I usually groan at ending ballads, but there’s a good amount of funk and expansion in this one so instead of sounding like a comedown it sounds like, well, a climax. I don’t like the sudden cut at the end, but I get it; on a record full of huge endings, the most intimate song has the smallest. So, not mad.

= = =

Overall, it’s good. There’s some great songs, and there’s also some stuff that sounds like a test sample for mainstream radio styles. Hopefully she’s made note that the songs of hers that blew up escape that pop radio style and she pushes further down those paths, because when she’s doing that it can be downright amazing.

  • Like 1

Share this post


Link to post
Share on other sites

I didn't forget about this, but after last year I'm waiting until late December to make sure nothing sneaks up on me.

Share this post


Link to post
Share on other sites

I'm not 100% decided on it being my AOTY yet, because it's too damned short, but nothing else has properly supplanted it so far despite that, and they say it's an album not an EP, so - Bible Songs 1 by The Austerity Program.

Edited by SturmCRF

Share this post


Link to post
Share on other sites

I haven't listened to whole lot of albums this year, I'm always a few years behind but so far, I'd have to say PURPLE MOUNTAINS (self-titled) has been the one that really stuck with me.

Share this post


Link to post
Share on other sites

Hm. I hadn't considered if I should do something special in case of two people naming the same album. I'll think on that and have an answer if I do this next year.

Share this post


Link to post
Share on other sites
On 10/28/2019 at 3:37 PM, Brian Fowler said:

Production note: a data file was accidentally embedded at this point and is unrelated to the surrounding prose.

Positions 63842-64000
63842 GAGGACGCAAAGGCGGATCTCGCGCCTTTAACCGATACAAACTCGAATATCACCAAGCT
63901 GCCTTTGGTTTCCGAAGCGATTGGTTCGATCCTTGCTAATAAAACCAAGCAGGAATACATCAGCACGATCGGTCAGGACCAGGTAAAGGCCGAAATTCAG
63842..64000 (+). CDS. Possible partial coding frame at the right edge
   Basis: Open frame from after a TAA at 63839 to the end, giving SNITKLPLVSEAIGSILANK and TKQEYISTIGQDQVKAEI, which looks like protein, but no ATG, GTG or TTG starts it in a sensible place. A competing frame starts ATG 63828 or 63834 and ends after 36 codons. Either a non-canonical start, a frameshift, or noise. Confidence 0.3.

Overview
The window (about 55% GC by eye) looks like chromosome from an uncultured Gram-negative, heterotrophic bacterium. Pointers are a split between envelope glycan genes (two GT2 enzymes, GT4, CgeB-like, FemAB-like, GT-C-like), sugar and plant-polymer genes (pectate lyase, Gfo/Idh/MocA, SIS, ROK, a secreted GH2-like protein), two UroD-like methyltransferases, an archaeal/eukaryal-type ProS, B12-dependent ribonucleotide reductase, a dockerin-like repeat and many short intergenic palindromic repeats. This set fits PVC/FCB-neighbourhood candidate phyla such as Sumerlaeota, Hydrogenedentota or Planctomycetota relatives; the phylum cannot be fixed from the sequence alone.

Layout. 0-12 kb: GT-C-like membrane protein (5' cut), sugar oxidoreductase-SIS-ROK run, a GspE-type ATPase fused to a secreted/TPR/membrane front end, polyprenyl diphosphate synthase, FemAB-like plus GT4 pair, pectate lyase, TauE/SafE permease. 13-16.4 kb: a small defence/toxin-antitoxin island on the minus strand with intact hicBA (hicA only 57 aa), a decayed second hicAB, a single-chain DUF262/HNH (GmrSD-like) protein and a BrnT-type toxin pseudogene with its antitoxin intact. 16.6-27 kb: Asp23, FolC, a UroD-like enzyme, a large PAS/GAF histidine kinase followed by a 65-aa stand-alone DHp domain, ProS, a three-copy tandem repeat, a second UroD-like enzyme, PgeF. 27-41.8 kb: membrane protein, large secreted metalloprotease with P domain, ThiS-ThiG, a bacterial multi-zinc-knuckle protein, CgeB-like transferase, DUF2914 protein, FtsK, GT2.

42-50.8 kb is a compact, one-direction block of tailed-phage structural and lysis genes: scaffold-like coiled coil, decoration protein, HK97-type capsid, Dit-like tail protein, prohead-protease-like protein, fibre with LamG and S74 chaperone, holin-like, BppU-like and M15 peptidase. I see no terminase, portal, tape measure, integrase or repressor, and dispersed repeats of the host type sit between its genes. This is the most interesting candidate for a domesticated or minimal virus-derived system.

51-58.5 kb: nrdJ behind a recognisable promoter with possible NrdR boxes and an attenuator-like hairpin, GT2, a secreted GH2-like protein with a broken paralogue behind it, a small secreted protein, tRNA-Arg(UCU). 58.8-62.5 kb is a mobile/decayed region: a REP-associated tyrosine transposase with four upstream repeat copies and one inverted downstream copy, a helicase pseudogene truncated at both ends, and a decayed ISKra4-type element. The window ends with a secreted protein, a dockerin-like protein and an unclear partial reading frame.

That reminds me that I really need to listen to the new The Avett Brothers album that came out a few weeks ago before I commit to anything.

Was maybe their weakest album for me. Goes very political and not in a good way for a band that is fun escapism for me.

Share this post


Link to post
Share on other sites

LETS GET BACK TO IT

1. Solange – When I Get Home
2. Lizzo – Cuz I Love You

I mean, okay, “yes I know who solange is” isn’t interesting because of the nature of her family. If you follow music in America you’ve probably at least heard the name and who her sister is. As for past experiences, I liked A Seat At The Table though it has a lot of slow stuff on it, and we’ve talked about the hole in my head for ballad adjacent music in these threads for long enough to be worth meditating on it again. I heard this album once earlier this year and I’d marked a few songs on it for mix material, but this’ll be my first time just sitting with it with no distractions on my good speakers.

I usually do one paragraph per track, but since there’s a lot of interludes and things around 30 seconds, those wont get mentions. It’s not because they’re not important to the tone of the record. It’s strictly about time management and where I think I’ll be spending most of my energy writing. Here we go!

So the intro is an interesting structure, of like a simple phrase floating in space and reiterating itself over and over, developing in the song as a Laurence Weiner piece would develop in the mind of the spectator. There’s an artist named Yves Jarvis who did something similar on his record this year to a really powerful effect. I’d really recommend checking that record out. We’ve also talked about my propensity for records that Just Start and this counts, even if the purpose is slow and dreamlike.

So the first time I listened to this record, this is when I started making notes like “this’ll be good for a mix” because it addresses a thing I wasn’t a huge fan of on A Seat at the Table: The drums didn’t hit as hard as it felt like the songs deserved. That’s extremely not a problem on this record. The use of chopping (or maybe pseudo-chopping?) in the song is absolute dynamite. It makes the hook hit that much harder. Oh right, Tyler’s on this song. Man, speaking of albums I could scream about this year, IGOR. But anyways, this song is great. I love the blurry outro.

This is the first song I put on a mix (to explain: I DJ my friends parties since we have two a year, one in the summer and one in the winter) and it’s because the bass and drums on this song are FILTHY. I’m in this space of my life right now where I’m listening to a lot of funk, 70s prog rock, and fusion. So, considering that, this song hits me just right. This is like one of the top three songs on this record to me. I’m not talking a lot about the lyrics btw because my understanding is they’re very much about Houston and I try not to talk when I don’t know what I’m talking about.